30 Miles Per Week
|Great Strides 2007 Shelly Florence-Glover|
WARM UP/COOL DOWN
Warm ups increase muscle blood flow and flexibility, focuses your mind and powers-up muscles for your runs. Start with a few minutes of relaxation and limbering or 5 to 10 minutes walk, or slow jogging to increases blood flow before accelerating to training pace. Some harried runners skip the pre-run routine forcing the body gear-up on the run, which is entirely possible, but not very pleasant.
After a run, cool down by walking for 5 –10 minutes to slow your heart rate then stretch thoroughly. Cooling down is quite pleasant, some runners skip this part too, which is entirely possible.
Most running is at conversational pace. Take the talk test frequently. Run slow enough for conversation, yet fast enough for perspiration. If you can talk in full sentences or hum a tune your pace is just fine. Carry on. You are improving your aerobic endurance. If you can't chat, slow down until you are more comfortable. Having fun runs goes a long way to keeping you committed to your training.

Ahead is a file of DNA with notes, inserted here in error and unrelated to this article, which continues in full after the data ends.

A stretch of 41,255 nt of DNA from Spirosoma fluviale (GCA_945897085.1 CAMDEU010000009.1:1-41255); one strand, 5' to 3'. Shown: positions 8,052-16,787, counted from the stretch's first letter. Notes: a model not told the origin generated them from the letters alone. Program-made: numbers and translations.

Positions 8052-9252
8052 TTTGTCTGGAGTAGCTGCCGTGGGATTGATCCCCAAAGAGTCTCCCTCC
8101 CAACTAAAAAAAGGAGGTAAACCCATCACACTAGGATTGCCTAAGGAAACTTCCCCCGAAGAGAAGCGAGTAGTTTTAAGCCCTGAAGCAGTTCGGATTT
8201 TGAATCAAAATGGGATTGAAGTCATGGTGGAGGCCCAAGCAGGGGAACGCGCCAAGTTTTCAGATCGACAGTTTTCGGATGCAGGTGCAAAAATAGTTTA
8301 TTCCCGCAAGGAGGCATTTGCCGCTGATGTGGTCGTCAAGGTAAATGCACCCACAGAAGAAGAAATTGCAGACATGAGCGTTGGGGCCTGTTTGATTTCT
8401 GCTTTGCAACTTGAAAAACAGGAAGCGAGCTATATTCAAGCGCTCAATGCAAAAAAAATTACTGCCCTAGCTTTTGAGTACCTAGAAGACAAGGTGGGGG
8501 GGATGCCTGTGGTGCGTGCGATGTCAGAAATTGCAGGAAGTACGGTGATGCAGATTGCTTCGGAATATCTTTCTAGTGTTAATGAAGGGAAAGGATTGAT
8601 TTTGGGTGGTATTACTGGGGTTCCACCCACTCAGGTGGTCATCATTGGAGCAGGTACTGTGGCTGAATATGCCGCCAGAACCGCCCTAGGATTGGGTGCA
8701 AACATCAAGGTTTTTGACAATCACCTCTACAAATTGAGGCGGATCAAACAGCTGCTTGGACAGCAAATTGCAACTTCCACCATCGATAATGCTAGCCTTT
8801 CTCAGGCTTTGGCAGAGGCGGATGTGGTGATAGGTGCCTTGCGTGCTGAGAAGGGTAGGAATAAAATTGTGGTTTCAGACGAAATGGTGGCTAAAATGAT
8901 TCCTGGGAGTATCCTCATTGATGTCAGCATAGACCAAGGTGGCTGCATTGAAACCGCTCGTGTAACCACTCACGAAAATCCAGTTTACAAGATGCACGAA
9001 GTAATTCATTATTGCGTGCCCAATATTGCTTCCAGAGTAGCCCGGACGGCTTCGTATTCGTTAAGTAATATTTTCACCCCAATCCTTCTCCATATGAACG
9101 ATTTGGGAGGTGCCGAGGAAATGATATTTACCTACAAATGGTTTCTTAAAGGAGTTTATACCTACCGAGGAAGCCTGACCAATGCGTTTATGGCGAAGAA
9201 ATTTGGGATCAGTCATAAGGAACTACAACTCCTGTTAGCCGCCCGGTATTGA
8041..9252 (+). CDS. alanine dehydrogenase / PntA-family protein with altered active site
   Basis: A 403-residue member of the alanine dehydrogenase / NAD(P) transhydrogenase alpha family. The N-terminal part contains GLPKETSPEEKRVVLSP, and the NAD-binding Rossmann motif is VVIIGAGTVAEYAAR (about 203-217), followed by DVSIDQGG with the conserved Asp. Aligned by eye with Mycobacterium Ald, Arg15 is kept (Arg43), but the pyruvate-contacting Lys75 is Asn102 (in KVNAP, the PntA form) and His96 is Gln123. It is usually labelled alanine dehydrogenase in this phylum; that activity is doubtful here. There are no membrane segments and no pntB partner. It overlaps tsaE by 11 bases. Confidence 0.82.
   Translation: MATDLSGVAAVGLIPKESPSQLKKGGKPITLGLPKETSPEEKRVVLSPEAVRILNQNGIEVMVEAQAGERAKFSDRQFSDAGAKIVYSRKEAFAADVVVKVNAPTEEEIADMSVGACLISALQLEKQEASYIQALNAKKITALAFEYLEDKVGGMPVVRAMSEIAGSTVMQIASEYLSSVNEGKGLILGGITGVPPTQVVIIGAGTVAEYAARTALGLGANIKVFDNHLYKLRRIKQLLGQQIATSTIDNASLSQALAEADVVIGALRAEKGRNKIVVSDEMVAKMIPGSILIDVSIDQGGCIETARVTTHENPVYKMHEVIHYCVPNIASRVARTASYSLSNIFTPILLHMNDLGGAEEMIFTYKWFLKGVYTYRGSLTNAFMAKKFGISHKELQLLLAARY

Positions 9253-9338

At the modest end, maintaining fitness requires 30 minutes of running 3-5 times per week or about 8 to 12 miles. This gives you all the health benefits of exercise and enough endurance to participate in short races for fun and challenge. Minimally, run 10-15 miles per week to complete a 5k; 15-20 for 10K; and 20-30 for a half marathon; and 30-45 for a casual marathon.
STRETCHING & STRENGTHING
For a balanced fitness program address your flexibility and non-running strength too. Maintaining flexibility, minimizes injury and improves performance with stretching 3-7 days per week. Maintain or improve strength using simple weights, crunches and push-ups 2-3 days per week.
All athletes in all sports experience injuries – the key is to keep minor injuries from becoming major ones by using common sense. Don't run in pain. Don't run if you are favoring an injury. Get advice from a medical sports expert familiar with runner's aches and pains.
KEEP MOTIVATED AND STAY WITH IT
You may be motivated to run for any
of the usual reasons: to lose weight, look better, feel better or
improve your health.
A LITTLE MORE
Running Coach Shelly Glover has a master's degree in exercise physiology from Columbia University. She co-authored The Runner's Handbook and The Competitive Runner’s Handbook, is a veteran road runner and marathoner. She also coaches The Greater New York Racing Team is available for private coaching. Coaching Services
These are sample schedules: Saturdays and Sundays are interchangeable mileage days and can be switched to accommodate long runs, resting and races.